Week of January 29, 2001
Fox Broadcasting: owners of the alphabet?
A popular web site created by the University of Wisconsin-Madison has come
under fire from an unexpected source - but it's not a fan site residing on
the campus web servers. WhyFiles.org is a
site which routinely posts scientific explanations of timely news events - and
for the past year, Fox attorneys have been badgering UW-Madison administrators
to take the site down, claiming that it "confuses consumers and infringes
on its trademark television show, The X-Files." The catch? UW-Madison
has registered the "WhyFiles" name with the U.S. Patent and Trademark
office, just as Fox has with The X-Files. Fox has reportedly offered to settle
if the university will surrender that trademark to the network, which would then
be willing to license the name back to them. The editor/coordinator of
WhyFiles is quoted as saying, "I'm not sure if Fox is trying to get a legal
hammerlock on the alphabet or what their motives are, but that's what it
seems." UW-Madison's final offer was to steer WhyFiles clear of any
science fiction or supernatural-related content, an offer which Fox has rejected
in favor of opening a legal battle. WhyFiles.org receives thousands of hits
each month, is used by teachers at many grade levels across the country,
and does not feature advertising banners or merchandise - which are often
the sticking points with studios or networks bringing legal pressure to
bear on web entities. We'll be watching this closely - if Rupert Murdoch,
rich as he is, does succeed in buying the entire alphabet, we can all
expect to revert to good old fashioned numerical IP addresses.
OSHA fines Fox for X-Files crew member's death.
A total of $41,000 in fines has been levied at 20th Century Fox Television
by California's OSHA office for an incident which occurred last summer.
One crew member was killed and six others were injured when their metal
scaffolding came into contact with high-voltage power lines during set
preparations. OSHA has cited Fox for allowing the worked near the power
lines without adequate safety precautions, for failing to secure the
scaffolding, and for failing to post a written code of safety at the job
site. The production company can challenge the fine within 15 days, but
there is no word yet as to whether or not they will contest it. If the fine
seems lenient for an incident involving a death on the job, you ain't seen
nothing yet - OSHA's findings could open Fox up for liability and civil suits
from the dead and injured crew members' families.
Source: Hollywood Reporter
Sega bowing out of the console wars?
It may not be the kind of industry-wide crash that burned investors in the
video game industry in 1983, but it appears that the modern-day console
wars between Nintendo, Sony and Sega have claimed a victim. Word has it
that Sega will phase the Dreamcast out of production this spring and begin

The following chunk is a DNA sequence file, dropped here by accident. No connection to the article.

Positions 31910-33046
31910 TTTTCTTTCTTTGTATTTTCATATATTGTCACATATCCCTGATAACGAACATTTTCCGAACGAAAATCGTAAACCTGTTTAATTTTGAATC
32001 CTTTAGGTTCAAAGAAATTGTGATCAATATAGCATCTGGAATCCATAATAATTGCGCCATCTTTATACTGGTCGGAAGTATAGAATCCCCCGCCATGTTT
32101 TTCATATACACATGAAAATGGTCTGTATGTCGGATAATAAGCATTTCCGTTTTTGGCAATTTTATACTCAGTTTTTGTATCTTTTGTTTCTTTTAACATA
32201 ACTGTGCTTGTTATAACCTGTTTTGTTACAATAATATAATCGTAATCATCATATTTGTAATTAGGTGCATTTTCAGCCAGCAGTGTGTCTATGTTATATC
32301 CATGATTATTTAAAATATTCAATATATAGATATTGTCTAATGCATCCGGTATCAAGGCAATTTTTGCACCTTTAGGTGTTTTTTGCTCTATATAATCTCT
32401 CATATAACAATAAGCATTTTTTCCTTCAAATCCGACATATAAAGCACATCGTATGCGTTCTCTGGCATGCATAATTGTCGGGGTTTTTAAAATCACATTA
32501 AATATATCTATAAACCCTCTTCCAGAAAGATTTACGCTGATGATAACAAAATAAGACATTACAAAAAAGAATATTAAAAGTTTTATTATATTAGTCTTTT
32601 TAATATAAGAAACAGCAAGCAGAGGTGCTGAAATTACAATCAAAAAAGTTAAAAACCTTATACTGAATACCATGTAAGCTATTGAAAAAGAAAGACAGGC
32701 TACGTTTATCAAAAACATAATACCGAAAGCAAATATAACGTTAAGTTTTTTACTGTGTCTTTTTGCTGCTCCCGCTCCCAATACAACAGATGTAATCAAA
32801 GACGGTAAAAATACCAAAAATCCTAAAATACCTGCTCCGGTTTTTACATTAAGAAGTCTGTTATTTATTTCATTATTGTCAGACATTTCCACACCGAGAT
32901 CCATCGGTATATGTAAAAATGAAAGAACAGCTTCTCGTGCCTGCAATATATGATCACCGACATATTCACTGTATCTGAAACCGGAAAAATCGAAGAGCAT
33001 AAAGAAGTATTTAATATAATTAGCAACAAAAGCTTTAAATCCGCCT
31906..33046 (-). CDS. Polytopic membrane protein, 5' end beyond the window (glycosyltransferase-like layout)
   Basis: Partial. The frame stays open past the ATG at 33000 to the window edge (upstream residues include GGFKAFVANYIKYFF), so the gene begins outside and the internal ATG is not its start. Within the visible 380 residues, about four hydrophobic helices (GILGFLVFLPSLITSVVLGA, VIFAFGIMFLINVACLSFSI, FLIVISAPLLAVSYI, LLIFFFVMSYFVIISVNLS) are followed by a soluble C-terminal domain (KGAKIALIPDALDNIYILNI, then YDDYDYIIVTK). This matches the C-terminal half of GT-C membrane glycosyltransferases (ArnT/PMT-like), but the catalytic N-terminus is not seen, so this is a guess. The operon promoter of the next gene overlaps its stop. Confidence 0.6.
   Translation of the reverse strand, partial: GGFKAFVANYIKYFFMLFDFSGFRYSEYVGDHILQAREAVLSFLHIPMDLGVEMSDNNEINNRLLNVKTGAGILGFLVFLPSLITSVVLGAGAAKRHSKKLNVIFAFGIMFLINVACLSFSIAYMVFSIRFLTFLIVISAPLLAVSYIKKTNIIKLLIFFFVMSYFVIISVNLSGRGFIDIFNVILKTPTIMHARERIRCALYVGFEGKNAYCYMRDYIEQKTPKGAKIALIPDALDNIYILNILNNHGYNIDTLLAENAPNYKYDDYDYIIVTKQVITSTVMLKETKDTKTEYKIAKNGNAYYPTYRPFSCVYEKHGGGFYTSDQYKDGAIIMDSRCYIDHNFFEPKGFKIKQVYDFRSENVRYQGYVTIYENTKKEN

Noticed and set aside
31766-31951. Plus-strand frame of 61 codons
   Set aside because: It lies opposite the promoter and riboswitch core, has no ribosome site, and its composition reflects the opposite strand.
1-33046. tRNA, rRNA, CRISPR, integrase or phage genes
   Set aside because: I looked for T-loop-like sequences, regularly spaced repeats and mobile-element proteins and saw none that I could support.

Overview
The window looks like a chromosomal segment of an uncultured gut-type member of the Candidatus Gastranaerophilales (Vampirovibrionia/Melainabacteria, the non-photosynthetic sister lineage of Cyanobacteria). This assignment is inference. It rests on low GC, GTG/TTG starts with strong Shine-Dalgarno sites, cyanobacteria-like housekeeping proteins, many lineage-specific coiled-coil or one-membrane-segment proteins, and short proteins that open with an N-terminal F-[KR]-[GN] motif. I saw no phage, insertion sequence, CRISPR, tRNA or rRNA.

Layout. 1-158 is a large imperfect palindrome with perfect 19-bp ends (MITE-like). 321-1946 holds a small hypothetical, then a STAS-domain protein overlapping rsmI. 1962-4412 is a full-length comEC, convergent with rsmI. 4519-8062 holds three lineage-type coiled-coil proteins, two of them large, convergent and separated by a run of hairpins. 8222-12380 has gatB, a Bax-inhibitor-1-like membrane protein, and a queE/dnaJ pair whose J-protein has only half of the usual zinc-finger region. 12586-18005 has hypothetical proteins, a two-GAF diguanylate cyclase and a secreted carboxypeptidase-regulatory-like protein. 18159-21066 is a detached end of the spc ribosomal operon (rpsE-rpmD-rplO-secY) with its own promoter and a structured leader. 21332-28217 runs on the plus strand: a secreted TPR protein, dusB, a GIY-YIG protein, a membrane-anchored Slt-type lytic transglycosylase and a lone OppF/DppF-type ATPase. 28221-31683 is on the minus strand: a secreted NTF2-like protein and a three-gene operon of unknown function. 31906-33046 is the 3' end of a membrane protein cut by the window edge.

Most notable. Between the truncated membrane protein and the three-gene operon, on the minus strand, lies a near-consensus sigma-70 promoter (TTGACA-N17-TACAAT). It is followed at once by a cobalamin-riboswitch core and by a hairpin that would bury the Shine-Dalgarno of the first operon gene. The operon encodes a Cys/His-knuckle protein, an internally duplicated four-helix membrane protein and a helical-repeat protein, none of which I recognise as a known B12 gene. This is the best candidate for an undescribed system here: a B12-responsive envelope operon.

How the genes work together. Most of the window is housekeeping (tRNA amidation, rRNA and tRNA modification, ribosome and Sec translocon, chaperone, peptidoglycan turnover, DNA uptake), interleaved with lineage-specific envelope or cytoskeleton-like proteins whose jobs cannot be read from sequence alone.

operating under a new business model as a supplier of software to its
former competitors. Dreamcast games will continue to be marketed through
the end of 2001 in order to empty the company's existing inventory, and
technical support will be available indefinitely. But it seems that the
majority of Sega's weight will be shifted toward creating games for
Nintendo's upcoming home and portable game systems, the Microsoft X-Box,
and the Playstation 2. Such franchises as Sonic The Hedgehog, Crazy
Taxi and Phantasy Star may show up on these other systems by this
year's Christmas shopping season. Sega's only official statement on this
strategy is somewhat evasive, simply stating that the company's has yet to
officially say that they'll be doing this yet.
Source: Daily Variety
JFK is Nowhere, Man!
Bruce Greenwood, the hero of UPN's best-ever (and therefore, of course, very
short-lived) drama, Nowhere Man, is
taking on the role of none other than President John F. Kennedy in the new film
Thirteen Days, another take on the Cuban Missile Crisis. Kevin
Costner, fresh from a string of big-budget bombs (The Postman,
anyone?), plays Kennedy's assistant. The movie dramatizes the sometimes
made-it-up-as-they-went stabs at diplomacy made by both Kennedy and then-Soviet
Premier Kruschev to stave off nuclear war.
Maglev train to become reality in China.
Two German engineering firms have inked a contract with Beijing to construct
the world's first magnetic levitation, or maglev, train. Operating on the
principle of the attraction and repulsion of magnetism, the system would
use alternately-polarized supermagnets to push the train away from the track
and pull it toward the track simultaneously, resulting in levitation of
barely an inch, allowing incredible acceleration with very little noise or
vibration. Current plans call for the train to run from Shanghai to the new
Beijing airport. The trip only covers 20 miles, but with the maglev train
traveling as fast as 260mph, it'll only take about eight minutes. The
timetable currently calls for service to begin by 2003. Remind you of the
Excalibur bullet cars on Crusade?
Source: Associated Press
Movie sign - killer DVD of the week!
Rhino Home Video is back with two brand new digitally-dolled-up slices of
cinematic silliness. Two classic Mystery Science
Theater 3000 episodes, The Beginning Of The End and The Wild Wild
World Of Batwoman (no, not that Batwoman), are now available on DVD.
As with Rhino's previous MST3K releases, these deluxe editions not only feature
the entire show divided up into neat chapters, but also include the original,
unedited film sans robotic rowdiness. (But the question is...could you take
the sheer amount of pain involved in watching these bombs without the
help of Crow T. Robot and Tom Servo?)
The Beginning Of The End
The Wild Wild World Of Batwoman